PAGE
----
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Doctors Group Adopts Policies to Reduce Gun Violence

The American Medical Association meeting comes against the backdrop of recurrent school shootings, everyday street violence and rising suicide rates in the U.S.

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    Doctors Group Adopts Policies to Reduce Gun Violence
    AP/Matt Slocum, File
    In this file photo, Isaac Singleton, of Philadelphia, places a sign on the steps of the Philadelphia Museum of Art during a rally against gun violence, Monday, June 11, 2018, in Philadelphia.

    With frustration mounting over lawmakers' inaction on gun control, the American Medical Association on Tuesday pressed for a ban on assault weapons and came out against arming teachers as way to fight what it calls a public health crisis.

    At its annual policymaking meeting, the nation's largest physicians group bowed to unprecedented demands from doctor-members to take a stronger stand on gun violence — a problem the organizations says is as menacing as a lethal infectious disease.

    The action comes against a backdrop of recurrent school shootings, everyday street violence in the nation's inner cities, and rising U.S. suicide rates.

    "We as physicians are the witnesses to the human toll of this disease," Dr. Megan Ranney, an emergency-medicine specialist at Brown University, said at the meeting.

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    AMA delegates voted to adopt several of nearly a dozen gun-related proposals presented from doctor groups that are part of the AMA's membership. They agreed to:


    •  Support laws that would require licensing and safety courses for gun owners and registration of all firearms.
    •  Press for legislation that would allow relatives of suicidal people or those who have threatened imminent violence to seek court-ordered removal of guns from the home.
    •  Encourage better training for physicians in how to recognize patients at risk for suicide.
    •  Push for eliminating loopholes in laws preventing the purchase or possession of guns by people found guilty of domestic violence, including expanding such measures to cover convicted stalkers.

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    Many AMA members are gun owners or supporters, including a doctor from Montana who told delegates of learning to shoot at a firing range in the basement of her middle school as part of gym class. But support for banning assault weapons was overwhelming, with the measure adopted in a 446-99 vote.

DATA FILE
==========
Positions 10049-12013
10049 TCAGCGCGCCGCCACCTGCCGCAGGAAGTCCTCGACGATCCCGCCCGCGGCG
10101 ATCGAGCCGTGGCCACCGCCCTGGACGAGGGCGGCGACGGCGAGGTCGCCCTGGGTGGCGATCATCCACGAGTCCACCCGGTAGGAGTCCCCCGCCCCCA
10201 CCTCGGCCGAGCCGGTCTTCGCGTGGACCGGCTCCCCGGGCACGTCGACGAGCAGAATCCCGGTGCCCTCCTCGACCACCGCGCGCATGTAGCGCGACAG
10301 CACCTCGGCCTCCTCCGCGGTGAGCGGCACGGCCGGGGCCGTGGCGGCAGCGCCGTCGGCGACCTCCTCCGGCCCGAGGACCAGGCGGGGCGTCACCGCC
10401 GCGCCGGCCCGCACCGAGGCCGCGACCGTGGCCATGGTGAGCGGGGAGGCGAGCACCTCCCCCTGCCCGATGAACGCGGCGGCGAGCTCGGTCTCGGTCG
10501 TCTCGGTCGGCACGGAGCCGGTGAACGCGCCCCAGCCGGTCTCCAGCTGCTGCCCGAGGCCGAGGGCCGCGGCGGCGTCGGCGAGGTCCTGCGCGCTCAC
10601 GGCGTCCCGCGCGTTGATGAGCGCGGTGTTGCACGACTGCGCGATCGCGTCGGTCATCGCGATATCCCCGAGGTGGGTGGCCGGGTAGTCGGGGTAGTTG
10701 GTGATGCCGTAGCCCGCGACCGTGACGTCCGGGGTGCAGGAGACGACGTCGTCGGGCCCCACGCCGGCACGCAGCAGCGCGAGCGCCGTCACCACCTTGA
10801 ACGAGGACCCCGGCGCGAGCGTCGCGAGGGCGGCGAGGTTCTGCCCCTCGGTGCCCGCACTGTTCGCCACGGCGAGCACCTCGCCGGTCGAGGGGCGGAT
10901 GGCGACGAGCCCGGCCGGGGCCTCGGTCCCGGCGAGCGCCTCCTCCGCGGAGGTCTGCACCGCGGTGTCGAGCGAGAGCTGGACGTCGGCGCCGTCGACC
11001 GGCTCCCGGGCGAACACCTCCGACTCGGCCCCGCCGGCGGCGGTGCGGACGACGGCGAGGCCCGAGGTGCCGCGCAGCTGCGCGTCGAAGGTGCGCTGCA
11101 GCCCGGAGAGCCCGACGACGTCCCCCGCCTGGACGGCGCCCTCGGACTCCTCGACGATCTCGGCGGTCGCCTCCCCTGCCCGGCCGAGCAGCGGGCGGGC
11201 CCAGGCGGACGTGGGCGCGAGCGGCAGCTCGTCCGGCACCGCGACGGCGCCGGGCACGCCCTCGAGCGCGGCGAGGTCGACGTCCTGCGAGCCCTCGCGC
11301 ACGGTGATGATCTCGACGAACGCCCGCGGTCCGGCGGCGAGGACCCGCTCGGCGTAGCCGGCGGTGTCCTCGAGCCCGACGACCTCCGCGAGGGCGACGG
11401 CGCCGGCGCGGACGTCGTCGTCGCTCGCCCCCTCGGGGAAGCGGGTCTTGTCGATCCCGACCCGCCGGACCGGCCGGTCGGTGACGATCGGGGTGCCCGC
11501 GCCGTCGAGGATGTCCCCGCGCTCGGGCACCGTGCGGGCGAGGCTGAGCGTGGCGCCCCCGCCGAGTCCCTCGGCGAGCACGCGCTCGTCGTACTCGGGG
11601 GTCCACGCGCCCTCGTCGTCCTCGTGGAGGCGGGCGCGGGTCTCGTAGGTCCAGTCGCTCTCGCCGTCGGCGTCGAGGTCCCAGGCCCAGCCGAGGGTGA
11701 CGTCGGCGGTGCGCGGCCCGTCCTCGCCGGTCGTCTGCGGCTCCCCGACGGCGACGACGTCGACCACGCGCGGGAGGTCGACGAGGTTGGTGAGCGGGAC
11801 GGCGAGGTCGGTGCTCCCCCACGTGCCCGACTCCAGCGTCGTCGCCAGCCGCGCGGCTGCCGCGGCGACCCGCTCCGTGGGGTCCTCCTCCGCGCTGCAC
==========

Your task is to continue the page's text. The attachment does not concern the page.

"There's a place to start and this should be it," Dr. Jim Hinsdale, a San Jose, California, trauma surgeon, said before the vote.

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    Gun violence is not a new issue for the AMA; it has supported past efforts to ban assault weapons; declared gun violence a public health crisis; backed background checks, waiting periods and better funding for mental health services; and pressed for more research on gun violence prevention.

    But Dr. David Barbe, whose one-year term as AMA president ended Tuesday, called the number of related measures on this year's agenda extraordinary and said recent violence, including the Parkland, Florida, school shooting and the Las Vegas massacre, "spurred a new sense of urgency ... while Congress fails to act."

    "It has been frustrating that we have seen so little action from either state or federal legislators," he said. "The most important audience for our message right now is our legislators, and second most important is the public, because sometimes it requires public pressure on the legislators."

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    While it is no longer viewed as the unified voice of American medicine, the AMA has more clout with politicians and the public than other doctor groups. It counted more than 243,000 members in 2017, up slightly for the seventh straight year. But it represents less than one-quarter of the nation's million-plus physicians.

    AMA members cited U.S. government data showing almost 40,000 deaths by gun in 2016, including suicides, and nearly 111,000 gun injuries. Both have been rising in recent years.

    By comparison, U.S. deaths from diabetes in 2016 totaled almost 80,000; Alzheimer's, 111,000; and lung disease, 155,000. The leaders are heart disease, with 634,000 deaths in 2016, and cancer, about 600,000.

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